Thispublic disclosure and transparency will lead to increased publictrust because NGOs are not private entities but public and thusshould be subjected to rigorous checks. The technical quality of theorganizations should be monitored to ensure that it meets theexpected standards (Atack, 2017). Some of the examples ofprofessional quality include policy advice, research, management, andtraining. Furthermore, these organizations ought to demonstrateintensified moral neutrality in handling all the activities regardingthe organization and should restrict itself within the mandate of theorganization (Allen, 2015). There ought to be a clear backgroundresearch of the problem that exists and a clear long-term approachplan to handle the present challenge. Moreover, there should also bea transparent financial plan that clearly indicates priorities andall the mechanism that are to be followed. NGOs can also be assessedby ensuring that the NGO staff and board members clearly show theircurrent positions regarding professionalism and their plan onprofessional development.

Theaspect of professionalism is significant because it influences theability of the organization to run their activities withoutcompromise. The organizations should also present a realistic plan onhow they are going to handle their operations and projects byengaging specific issues and cultivating for resolutions withaffordable budgets (Zaidi, 2016). The plan should be able to addressthe ambitious long-term objectives of the organization and shouldsolve real issues that are affecting the community. If the schemepresented cannot meet the agreed standards, the organizations shouldnot be eligible or allowed to serve in the community. Theorganizations should collaborate with different partners to enable itto fulfill its mandate appropriately and entirely (Bürgi &ampEdward, 2015). Although the different government may have diversestrategies of dealing with the issue, the specific regulatorymechanism may apply across the board.

Theyinclude subjecting the organizations to rigorous governmentaloversight. These measures include requiring the organization tofulfill public management demands and providing financial maintenanceto satisfying public interest (Ebrahim, 2017). Internal governancecan be improved by enhancing professionalism and introducing theconditions that for government funding, clear policy on themanagement structure and activities is required. The non-governmentalorganization can also be incorporated under the corporate act andsubjected to regulations like the business corporations (Korten,2016). NGOs board members can also undergo training on professionalissues to increase awareness and provision of the experienced andeligible workforce.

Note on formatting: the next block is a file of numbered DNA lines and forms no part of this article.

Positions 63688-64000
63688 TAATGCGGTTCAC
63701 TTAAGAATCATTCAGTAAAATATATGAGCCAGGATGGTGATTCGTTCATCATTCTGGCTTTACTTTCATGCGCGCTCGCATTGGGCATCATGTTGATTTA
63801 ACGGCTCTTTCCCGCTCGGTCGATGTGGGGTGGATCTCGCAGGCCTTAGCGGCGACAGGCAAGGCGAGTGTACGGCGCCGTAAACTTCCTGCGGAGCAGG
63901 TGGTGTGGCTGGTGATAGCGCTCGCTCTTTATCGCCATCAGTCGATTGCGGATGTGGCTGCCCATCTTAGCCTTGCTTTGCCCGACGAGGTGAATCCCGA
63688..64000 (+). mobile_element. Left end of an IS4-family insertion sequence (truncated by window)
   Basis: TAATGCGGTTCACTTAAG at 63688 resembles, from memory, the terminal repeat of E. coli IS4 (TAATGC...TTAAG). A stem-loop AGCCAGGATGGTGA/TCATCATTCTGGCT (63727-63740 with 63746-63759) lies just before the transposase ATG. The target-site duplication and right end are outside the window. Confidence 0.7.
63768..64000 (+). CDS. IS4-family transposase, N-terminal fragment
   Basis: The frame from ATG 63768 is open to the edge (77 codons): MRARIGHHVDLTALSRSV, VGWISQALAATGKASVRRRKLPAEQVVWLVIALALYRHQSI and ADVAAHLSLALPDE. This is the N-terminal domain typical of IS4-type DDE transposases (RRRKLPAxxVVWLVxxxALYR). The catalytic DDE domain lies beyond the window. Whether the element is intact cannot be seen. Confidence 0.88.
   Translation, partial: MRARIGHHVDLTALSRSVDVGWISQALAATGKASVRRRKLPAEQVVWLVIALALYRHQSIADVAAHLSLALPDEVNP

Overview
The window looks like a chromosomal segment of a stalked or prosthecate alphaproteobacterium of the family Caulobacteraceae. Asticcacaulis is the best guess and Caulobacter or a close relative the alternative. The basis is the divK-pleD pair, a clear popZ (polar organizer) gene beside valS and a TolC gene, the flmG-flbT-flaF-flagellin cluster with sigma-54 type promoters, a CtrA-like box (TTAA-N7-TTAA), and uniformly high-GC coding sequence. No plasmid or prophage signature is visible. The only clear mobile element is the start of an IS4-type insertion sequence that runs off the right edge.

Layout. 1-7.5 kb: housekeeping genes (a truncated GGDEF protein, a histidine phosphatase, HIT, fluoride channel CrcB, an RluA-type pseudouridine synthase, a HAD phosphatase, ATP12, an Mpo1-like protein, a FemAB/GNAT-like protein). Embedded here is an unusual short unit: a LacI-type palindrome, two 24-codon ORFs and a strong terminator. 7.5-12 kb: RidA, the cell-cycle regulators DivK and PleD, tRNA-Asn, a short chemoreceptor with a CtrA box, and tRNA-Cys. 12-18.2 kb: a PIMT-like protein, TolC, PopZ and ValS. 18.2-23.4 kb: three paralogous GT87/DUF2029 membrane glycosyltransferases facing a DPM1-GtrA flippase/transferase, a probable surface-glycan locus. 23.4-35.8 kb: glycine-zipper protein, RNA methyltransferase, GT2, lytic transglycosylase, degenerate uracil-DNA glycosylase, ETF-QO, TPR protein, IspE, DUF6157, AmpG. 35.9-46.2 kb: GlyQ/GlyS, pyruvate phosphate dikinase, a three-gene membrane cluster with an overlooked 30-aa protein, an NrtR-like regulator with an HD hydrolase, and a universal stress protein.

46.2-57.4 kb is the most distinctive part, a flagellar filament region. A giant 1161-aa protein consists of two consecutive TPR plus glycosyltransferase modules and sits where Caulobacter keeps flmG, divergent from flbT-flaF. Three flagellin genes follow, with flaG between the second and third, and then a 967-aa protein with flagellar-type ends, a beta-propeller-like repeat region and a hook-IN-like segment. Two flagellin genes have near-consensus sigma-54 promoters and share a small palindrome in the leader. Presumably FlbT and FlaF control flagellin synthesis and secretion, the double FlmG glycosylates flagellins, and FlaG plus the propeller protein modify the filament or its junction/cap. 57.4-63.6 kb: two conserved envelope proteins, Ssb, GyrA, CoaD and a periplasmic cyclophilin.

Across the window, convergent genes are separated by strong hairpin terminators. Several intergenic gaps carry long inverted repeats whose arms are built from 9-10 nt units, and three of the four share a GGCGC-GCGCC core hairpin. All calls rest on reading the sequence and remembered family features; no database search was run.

Thereare various advantages and disadvantages in the field of NGOs. Someof the advantages include the fact that they can experiment freely ina hazardous environment and apply innovative approaches inconfronting the challenges faced by the community (Ebrahim, 2017).They are also relatively flexible in venturing in local situations,reacting and responding to the needs of the local community and thuscan develop complex and integrated projects. They enjoy publicsupport and trust because they identify with the people especiallythe poor and cultivate healthy supportive and lasting relationshipthat may not be achieved by other institutions (Ogbonnaya &ampDoran, 2013). The non-governmental organization can be able to reachand communicate with individuals at all levels whether in thegovernment or the neighborhoods. Accordingly, they easily establishgood relationship thus making it easier to voice their concern andagenda (Atack, 2017). Moreover, the organizations have the ability torecruit motivated staff and experts because of the belief that theyare out to champion the needs of the community.

Thisability makes them accumulate a pool of knowledge and thus increasedcapacity to succeed in their activities. Conversely, thenon-governmental organizations are regarded as paternalistic innature thereby restricting the level of participation in projects andprograms by women (Balboa, 2017). They also have constrained andlimited methodologies of approaching issues and responding to them.For instance, most of the organizations only voice their concern withno particular responses to the issues. The organizations are alsomarred by replication of concepts and ideas, non-representativenessand lack of financial dependence (Korten, 2016). These shortfallsinterfere with their ability to present balanced, reliable and validresponses to societal issues which indirectly or directly haveadverse effects on the community. NGOs have also been accused ofterritorial possessiveness thus decreasing cooperation betweenvarious organizations and collaborators (Hulme, 2013). It has alsoled to unhealthy competitions among different factions withdetrimental repercussions to the community that is being served.


Non-governmentalorganizations (NGOs) have been very influential and aggressive inenhancing sustainable development both in national and internationallevel. The organizations play a vital role in building consensus onthe human development and sustainable development. However, therehave been concerns regarding the contribution and accountability ofNGOs thus culminating to a big debate. Some of these concerns includecompetition and commercialism and lack of sufficient external andinternal accountability among others. NGOs success and performancecan be assessed in some of the following ways. The organizationsshould present a substantial and factual purpose, duties andresponsibilities of the organizations. Correspondingly, fundraisingactivities should be ethical in that entire funds raised should beused for accurate, realistic and quantifiable means. Theorganizations have the various advantages and disadvantages.Advantages include the fact that NGOs are relatively flexible inventuring in local situations and responding to the needs of thelocal community. They enjoy public support and trust because theyidentify with the people and communicate with an individual at alllevels whether in the government or the neighborhoods. However, theyalso have constrained and restricted methodologies of approachingissues and responding to them. Similarly, the organizations are alsomarred by replication of concepts and ideas, non-representativenessand lack of financial dependence.